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TODAY'S OTHER NEWS

Too many Airbnb short lets? Blame government, says trade body

The government is driving landlords into the short let sector according to a trade body.

The Residential Landlords Association, responding to recent reports highlighting the proliferation of Airbnb-style short lets, says tax changes brought in by the current and recent governments have forced landlords to consider ways of recovering their income.

The full impact of the restriction of mortgage interest relief to the basic rate of income tax applies from April, says the RLA, making many landlords significantly worse off or even unable to make a profit on their lettings. 

This change does not apply to landlords with short-term lets so encouraging long-term landlords to move into that market.

According to the association there is mounting evidence that this, along with the three per cent stamp duty levy on the purchase of extra housing and other measures affecting landlords’ confidence, is causing a drop in the supply of long term rented homes when demand continues to increase.

Some reports claim as many as 25 per cent of homes in some areas are now listed on Airbnb.

David Smith, policy director for the Residential Landlords Association, says: “Government policy is actively encouraging the growth of holiday homes at the expense of long-term homes to rent which many families need.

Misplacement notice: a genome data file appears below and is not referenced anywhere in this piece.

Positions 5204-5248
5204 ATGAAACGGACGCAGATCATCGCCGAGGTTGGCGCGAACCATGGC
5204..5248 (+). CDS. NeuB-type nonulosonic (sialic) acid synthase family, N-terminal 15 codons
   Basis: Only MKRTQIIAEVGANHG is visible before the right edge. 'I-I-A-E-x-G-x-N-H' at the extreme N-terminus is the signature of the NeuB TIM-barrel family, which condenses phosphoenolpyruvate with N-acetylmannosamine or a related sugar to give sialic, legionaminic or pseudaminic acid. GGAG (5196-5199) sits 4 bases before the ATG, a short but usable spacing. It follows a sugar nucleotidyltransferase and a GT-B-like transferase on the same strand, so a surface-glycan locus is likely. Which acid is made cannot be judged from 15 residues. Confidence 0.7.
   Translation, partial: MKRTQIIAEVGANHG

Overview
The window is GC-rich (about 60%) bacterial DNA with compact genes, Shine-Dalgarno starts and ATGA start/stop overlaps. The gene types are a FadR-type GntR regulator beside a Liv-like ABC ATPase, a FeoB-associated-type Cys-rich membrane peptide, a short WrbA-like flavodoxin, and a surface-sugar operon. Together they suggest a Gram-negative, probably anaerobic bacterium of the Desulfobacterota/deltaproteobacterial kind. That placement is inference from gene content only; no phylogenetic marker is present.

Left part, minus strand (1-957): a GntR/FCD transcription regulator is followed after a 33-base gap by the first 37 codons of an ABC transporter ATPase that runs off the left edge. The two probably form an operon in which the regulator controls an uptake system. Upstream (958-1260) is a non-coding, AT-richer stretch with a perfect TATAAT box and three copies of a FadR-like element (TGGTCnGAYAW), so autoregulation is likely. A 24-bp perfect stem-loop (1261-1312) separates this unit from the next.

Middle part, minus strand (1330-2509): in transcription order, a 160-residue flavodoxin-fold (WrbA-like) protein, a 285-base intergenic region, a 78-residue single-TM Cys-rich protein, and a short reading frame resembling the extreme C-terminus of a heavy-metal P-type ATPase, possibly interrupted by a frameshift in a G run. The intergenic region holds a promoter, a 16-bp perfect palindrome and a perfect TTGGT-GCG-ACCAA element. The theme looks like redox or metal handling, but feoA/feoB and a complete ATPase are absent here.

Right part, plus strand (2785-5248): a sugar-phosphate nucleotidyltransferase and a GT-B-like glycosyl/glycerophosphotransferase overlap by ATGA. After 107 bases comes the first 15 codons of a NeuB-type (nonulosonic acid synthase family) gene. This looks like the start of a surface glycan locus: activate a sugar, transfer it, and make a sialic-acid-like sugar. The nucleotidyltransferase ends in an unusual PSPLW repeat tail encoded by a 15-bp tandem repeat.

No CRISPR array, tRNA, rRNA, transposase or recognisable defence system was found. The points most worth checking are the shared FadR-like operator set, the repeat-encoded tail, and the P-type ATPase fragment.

“This is completely counterproductive, making renting more expensive and undermining efforts to help tenants save for a house of their own.

“The Chancellor must use his Budget to give tenants a better deal by supporting good landlords to provide the homes to rent that they want to live in.”

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    If you sell your rental property you pay Capital Gains Tax at 28%.

    If you rent your property as a Furnished Holiday Let for two years and it meets the HMRC rules regarding days available and actual days let then the Capital Gains Tax is 10%.

  • Paul Barrett

    As far as I am aware S24 still applies even if a LL changes from AST letting to short-term letting which will incidentally be a breach of BTL mortgage conditions.

    If a lender finds out they could call in the loan.

    I doubt HMRC could detect the income achieved from short-term letting but of course S24 tax will still be applied on any mortgage interest unless the LL has managed to change mortgage product to one that allows short-term letting.
    Can't see that occurring unless the LL is able to verify that permissions have been granted to engage in short-term lettings by

    Freeholders
    Insurers
    Local councils
    Council planners

    Without such permissions how could a LL legally engage in short-term lettings!?

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